On Mon, Aug 29, 2011 at 05:24:18PM -0700, Richard Elling wrote:
> We use this method to implement NexentaStor HA-Cluster and, IIRC,
> Solaris Cluster uses shared cachefiles, too.  More below...

Mine's a cluster too, with quite a simple design.

> On Aug 29, 2011, at 11:13 AM, Gary Mills wrote:
> > I have a system with ZFS root that imports another zpool from a start
> > method.  It uses a separate cache file for this zpool, like this:
> > 
> >        if [ -f $CCACHE ]
> >        then
> >            echo "Importing $CPOOL with cache $CCACHE"
> >            zpool import -o cachefile=$CCACHE -c $CCACHE $CPOOL
> >        else
> >            echo "Importing $CPOOL with device scan"
> >            zpool import -o cachefile=$CCACHE $CPOOL
> >        fi
> > 
> > It also exports that zpool from the stop method, which has the side
> > effect of deleting the cache.  This all works nicely when the server
> > is rebooted.
> > 
> > What will happen when the server is halted without running the stop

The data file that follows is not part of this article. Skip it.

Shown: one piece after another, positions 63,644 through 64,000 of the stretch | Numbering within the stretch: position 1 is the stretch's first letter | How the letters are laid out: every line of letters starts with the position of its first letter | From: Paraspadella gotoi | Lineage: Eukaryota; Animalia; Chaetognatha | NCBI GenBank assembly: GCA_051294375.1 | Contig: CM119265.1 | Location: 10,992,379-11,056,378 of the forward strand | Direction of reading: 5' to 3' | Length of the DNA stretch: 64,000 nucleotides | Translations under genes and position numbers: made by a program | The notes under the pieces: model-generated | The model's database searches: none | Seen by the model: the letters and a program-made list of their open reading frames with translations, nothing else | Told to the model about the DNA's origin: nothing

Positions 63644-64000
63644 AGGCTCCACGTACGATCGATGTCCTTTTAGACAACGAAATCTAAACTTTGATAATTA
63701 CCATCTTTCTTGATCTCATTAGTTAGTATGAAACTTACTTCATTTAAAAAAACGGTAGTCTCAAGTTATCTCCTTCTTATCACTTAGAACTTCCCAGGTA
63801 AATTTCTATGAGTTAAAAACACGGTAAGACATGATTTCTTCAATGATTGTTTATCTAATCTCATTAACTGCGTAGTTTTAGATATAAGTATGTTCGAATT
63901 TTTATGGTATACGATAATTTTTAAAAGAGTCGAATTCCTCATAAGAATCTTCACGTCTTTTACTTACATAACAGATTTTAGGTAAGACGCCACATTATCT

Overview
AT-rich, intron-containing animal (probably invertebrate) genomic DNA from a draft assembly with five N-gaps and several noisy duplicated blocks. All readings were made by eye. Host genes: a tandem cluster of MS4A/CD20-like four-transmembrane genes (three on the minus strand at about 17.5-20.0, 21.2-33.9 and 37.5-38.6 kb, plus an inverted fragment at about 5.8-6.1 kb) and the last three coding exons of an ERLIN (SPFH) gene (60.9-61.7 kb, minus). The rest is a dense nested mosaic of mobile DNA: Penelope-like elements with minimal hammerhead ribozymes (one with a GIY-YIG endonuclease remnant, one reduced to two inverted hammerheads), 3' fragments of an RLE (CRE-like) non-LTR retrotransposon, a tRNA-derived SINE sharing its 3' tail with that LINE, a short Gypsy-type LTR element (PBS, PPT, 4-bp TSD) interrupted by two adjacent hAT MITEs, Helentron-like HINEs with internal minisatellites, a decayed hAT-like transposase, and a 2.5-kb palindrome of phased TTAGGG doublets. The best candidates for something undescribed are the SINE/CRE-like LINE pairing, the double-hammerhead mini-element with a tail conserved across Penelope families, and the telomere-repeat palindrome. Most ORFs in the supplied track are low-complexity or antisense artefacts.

> > method, so that that zpool is not exported?  I know that there is a
> > flag in the zpool that indicates when it's been exported cleanly.  The
> > cache file will exist when the server reboots.  Will the import fail
> > with the `The pool was last accessed by another system.' error, or
> > will the import succeed?  
> The pool metadata has the host's ID stored. When you export the pool,
> the host's ID is cleared. So as long as you import on the same host,
> it won't pring the "last accessed by another system" message.

That's what I'd hoped.  So, if the active node reboots, that zpool
will be imported again, perhaps more slowly because import is
investigating possible damage.  This is good.

> > Does the cache change the import behavior?
> Only pools in /etc/zfs/zpool.cache are imported automatically at boot.
> To import your pool, add a start script.

Yes, that's it above.

> > Does it recognize that the server is the same system?  I don't want
> > to include the `-f' flag in the commands above when it's not needed.
> It should just work.  Use "zdb -C /my/cache/file" for exploration and
> troubleshooting.


-Gary Mills-        -Unix Group-        -Computer and Network Services-
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